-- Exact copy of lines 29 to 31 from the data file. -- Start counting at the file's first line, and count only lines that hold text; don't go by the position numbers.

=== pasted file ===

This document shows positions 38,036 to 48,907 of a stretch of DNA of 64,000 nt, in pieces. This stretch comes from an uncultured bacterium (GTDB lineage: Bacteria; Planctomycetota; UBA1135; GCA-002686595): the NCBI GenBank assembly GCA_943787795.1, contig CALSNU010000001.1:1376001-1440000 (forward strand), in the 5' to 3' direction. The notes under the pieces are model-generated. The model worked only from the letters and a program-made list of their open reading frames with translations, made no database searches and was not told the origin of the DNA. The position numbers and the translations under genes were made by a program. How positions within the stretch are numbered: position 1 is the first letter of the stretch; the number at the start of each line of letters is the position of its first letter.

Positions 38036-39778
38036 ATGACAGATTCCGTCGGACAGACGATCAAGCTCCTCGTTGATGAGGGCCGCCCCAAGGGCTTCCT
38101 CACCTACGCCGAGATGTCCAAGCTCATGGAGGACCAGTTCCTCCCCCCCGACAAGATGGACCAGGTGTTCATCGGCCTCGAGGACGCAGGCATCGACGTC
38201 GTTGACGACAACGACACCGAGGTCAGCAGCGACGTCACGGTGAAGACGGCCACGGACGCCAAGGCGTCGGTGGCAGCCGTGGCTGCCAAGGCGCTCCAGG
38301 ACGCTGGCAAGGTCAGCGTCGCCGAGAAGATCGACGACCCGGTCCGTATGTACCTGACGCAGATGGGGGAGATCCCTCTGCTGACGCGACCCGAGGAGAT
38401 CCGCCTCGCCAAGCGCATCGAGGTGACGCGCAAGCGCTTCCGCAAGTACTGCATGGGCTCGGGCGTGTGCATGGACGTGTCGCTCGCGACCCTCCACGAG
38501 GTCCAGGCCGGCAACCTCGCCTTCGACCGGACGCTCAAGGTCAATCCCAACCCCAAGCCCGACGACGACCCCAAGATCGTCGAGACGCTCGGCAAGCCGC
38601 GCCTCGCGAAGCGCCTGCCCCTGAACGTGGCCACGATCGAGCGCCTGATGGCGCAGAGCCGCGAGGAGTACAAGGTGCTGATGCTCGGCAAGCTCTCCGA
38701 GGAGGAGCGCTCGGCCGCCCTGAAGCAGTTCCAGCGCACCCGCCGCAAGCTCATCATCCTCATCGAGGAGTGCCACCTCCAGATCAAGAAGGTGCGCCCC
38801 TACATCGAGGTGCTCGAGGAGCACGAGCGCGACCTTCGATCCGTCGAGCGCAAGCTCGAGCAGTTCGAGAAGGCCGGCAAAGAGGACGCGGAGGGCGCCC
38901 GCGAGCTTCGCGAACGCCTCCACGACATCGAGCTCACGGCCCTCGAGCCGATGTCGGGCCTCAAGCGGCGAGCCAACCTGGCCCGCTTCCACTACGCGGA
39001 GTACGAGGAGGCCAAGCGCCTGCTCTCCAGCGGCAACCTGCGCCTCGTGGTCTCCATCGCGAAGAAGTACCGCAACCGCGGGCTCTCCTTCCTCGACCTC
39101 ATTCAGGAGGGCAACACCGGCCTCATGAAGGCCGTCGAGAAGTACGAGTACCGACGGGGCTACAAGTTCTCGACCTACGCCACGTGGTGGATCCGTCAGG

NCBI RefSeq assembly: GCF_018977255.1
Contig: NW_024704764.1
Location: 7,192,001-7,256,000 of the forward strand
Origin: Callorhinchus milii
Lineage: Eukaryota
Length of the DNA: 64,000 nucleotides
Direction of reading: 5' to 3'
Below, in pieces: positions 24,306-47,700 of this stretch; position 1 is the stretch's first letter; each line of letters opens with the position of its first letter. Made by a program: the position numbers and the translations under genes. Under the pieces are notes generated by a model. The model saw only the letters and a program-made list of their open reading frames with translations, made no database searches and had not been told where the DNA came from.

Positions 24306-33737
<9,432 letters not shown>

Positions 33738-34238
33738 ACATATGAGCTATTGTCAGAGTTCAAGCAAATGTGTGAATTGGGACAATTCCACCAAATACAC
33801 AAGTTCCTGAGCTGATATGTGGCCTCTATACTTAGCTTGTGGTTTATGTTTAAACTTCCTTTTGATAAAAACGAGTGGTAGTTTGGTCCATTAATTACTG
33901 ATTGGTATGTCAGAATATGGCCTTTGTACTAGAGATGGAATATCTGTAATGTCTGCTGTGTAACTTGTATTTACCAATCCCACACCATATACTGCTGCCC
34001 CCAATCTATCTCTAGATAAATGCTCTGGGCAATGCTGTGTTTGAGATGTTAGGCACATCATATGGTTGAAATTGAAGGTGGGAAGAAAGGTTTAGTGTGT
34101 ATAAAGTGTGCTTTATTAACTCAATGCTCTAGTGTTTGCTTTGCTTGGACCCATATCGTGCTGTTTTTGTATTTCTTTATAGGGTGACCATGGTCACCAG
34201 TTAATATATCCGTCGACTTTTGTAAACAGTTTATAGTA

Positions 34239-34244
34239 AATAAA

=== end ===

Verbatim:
34001 CCAATCTATCTCTAGATAAATGCTCTGGGCAATGCTGTGTTTGAGATGTTAGGCACATCATATGGTTGAAATTGAAGGTGGGAAGAAAGGTTTAGTGTGT
34101 ATAAAGTGTGCTTTATTAACTCAATGCTCTAGTGTTTGCTTTGCTTGGACCCATATCGTGCTGTTTTTGTATTTCTTTATAGGGTGACCATGGTCACCAG
34201 TTAATATATCCGTCGACTTTTGTAAACAGTTTATAGTA